Tuesday, Jul 23rd

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Editorial - One too many

NuStar said less than two gallons of crude oil had spilt into the sea at Statia Terminal on Saturday night (see Tuesday paper). It was even described as a "pinhole leakage."

The company's Public Relations (PR) Department clearly did a good job of "damage control" by saying the hose that sprang a leak had been secured within one minute of detection, the small amount of released oil had dissipated quickly and there had been very little impact on the environment.

This is not exactly the first time, with similar incidents in both June and August 2013 as well as on January 15 last year. One could argue that it's perhaps unavoidable to have an occasional mishap where oil products are being pumped to and from ships on a daily basis, but the stakes are rather high.

Other than the terminal, St. Eustatius greatly relies on the income from visitors, a lot of them eco-tourists, for its economic survival. The abundant marine life found around the island is a key part of its tourism product, but obviously also important to local fishermen and their families.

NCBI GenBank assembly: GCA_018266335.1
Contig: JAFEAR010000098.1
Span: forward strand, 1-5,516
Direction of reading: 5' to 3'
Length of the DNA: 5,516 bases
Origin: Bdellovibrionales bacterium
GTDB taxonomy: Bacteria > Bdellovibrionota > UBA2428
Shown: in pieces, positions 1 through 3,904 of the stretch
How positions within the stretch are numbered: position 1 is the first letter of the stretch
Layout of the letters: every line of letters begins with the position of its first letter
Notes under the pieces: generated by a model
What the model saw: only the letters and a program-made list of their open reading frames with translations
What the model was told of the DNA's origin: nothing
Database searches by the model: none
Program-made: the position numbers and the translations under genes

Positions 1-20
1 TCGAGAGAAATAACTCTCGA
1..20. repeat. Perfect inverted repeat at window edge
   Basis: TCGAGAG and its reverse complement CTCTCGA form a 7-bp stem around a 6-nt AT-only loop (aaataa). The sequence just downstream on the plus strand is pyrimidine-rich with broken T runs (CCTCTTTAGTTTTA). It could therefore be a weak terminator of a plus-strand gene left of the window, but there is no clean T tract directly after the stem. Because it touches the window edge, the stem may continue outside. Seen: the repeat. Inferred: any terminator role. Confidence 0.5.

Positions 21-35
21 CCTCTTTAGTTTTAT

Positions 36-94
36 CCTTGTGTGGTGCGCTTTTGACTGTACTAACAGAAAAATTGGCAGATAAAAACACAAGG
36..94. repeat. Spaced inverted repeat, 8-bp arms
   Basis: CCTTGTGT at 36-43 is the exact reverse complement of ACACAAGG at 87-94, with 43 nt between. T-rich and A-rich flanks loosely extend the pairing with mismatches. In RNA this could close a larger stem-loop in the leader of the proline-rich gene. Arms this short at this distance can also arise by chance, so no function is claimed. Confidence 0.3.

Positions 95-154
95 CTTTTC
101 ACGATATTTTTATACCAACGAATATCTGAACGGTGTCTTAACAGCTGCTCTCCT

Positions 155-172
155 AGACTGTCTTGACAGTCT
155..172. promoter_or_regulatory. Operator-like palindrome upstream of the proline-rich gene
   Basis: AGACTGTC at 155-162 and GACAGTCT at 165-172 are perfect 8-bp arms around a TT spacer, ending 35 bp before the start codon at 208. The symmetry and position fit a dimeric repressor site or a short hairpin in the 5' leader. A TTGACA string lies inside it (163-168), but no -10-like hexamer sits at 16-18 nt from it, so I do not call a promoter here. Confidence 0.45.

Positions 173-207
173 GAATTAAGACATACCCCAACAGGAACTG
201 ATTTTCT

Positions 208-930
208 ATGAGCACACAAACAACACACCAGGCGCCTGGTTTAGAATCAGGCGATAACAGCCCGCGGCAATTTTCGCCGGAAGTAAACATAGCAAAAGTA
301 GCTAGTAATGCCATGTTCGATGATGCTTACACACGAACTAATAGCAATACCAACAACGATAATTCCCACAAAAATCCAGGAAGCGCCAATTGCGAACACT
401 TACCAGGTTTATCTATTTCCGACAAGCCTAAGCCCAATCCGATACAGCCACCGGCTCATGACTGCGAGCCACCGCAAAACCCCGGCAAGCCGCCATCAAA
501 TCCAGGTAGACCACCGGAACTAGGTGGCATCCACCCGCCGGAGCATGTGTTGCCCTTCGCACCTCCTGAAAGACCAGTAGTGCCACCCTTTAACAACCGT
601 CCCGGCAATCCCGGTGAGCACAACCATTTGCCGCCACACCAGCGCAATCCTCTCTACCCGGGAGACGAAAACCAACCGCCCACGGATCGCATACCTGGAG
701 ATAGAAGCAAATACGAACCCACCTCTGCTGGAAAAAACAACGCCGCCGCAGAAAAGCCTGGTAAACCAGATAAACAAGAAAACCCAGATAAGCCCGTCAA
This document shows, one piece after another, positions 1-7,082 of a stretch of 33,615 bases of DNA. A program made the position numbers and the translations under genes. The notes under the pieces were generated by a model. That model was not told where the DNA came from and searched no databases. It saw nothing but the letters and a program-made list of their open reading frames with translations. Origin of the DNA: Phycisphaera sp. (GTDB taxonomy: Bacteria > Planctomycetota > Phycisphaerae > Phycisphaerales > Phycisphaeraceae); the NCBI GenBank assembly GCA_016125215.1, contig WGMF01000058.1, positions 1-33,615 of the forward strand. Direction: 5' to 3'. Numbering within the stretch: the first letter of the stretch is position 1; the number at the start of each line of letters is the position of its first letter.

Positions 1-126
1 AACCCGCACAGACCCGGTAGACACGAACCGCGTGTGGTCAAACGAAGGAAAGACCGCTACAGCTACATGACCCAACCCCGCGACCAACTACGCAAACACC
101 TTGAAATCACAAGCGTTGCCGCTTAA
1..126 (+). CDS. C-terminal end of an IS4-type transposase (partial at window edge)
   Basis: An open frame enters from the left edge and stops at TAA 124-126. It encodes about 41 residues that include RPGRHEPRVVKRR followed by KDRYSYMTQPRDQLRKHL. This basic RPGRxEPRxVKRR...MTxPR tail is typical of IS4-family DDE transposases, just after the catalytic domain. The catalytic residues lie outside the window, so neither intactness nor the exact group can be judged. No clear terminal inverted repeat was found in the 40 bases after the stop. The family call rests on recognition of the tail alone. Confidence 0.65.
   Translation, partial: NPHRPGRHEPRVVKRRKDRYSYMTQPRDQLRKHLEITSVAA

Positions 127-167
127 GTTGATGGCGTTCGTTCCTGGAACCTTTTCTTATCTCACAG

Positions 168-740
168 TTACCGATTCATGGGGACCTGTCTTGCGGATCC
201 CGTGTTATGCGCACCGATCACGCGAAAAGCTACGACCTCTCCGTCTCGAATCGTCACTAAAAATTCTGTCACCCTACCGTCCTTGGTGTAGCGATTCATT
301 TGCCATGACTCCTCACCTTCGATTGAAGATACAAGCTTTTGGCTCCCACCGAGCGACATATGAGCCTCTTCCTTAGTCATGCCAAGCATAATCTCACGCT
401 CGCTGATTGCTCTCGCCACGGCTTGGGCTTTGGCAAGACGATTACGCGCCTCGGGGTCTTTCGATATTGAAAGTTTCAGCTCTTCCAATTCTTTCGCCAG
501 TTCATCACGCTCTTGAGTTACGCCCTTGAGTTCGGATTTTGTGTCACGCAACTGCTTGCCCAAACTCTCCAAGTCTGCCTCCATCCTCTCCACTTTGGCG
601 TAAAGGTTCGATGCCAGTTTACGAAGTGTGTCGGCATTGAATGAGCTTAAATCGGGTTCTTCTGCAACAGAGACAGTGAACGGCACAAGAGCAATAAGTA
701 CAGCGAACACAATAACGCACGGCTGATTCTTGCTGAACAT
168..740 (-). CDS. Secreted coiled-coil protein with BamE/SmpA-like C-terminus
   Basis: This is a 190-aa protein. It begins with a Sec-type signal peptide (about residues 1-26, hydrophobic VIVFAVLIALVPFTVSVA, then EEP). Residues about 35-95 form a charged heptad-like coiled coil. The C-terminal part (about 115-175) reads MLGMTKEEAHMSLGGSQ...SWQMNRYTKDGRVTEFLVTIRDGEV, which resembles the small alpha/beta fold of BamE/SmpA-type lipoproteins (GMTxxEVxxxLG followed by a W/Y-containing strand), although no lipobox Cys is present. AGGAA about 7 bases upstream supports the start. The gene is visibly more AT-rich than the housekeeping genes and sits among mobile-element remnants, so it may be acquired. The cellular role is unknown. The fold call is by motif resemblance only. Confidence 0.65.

Moreover, the sheen of oil in this latest case was seen heading in a Western direction on the prevailing current. In the past such residue actually has reached nearby fellow Caribbean Netherlands territory Saba, which led to concern for a possible negative effect on Saba Bank with its underwater riches.

Petroleum companies in general operating within the region should be especially conscious of their added responsibility in terms of preserving the natural beauty of the area, because the livelihood of people who live here literally depends on it to a large extent.

For example, just like most industrial materials, hoses have a documented average lifespan, so they require frequent inspection and timely replacement. That does not mean an accident can always be prevented, but proper planning and adequate maintenance go a long way.

NuStar claims it's committed to being a good neighbour and strong environment steward. The company deserves the benefit of the doubt for now, but in the end every spill is simply one too many.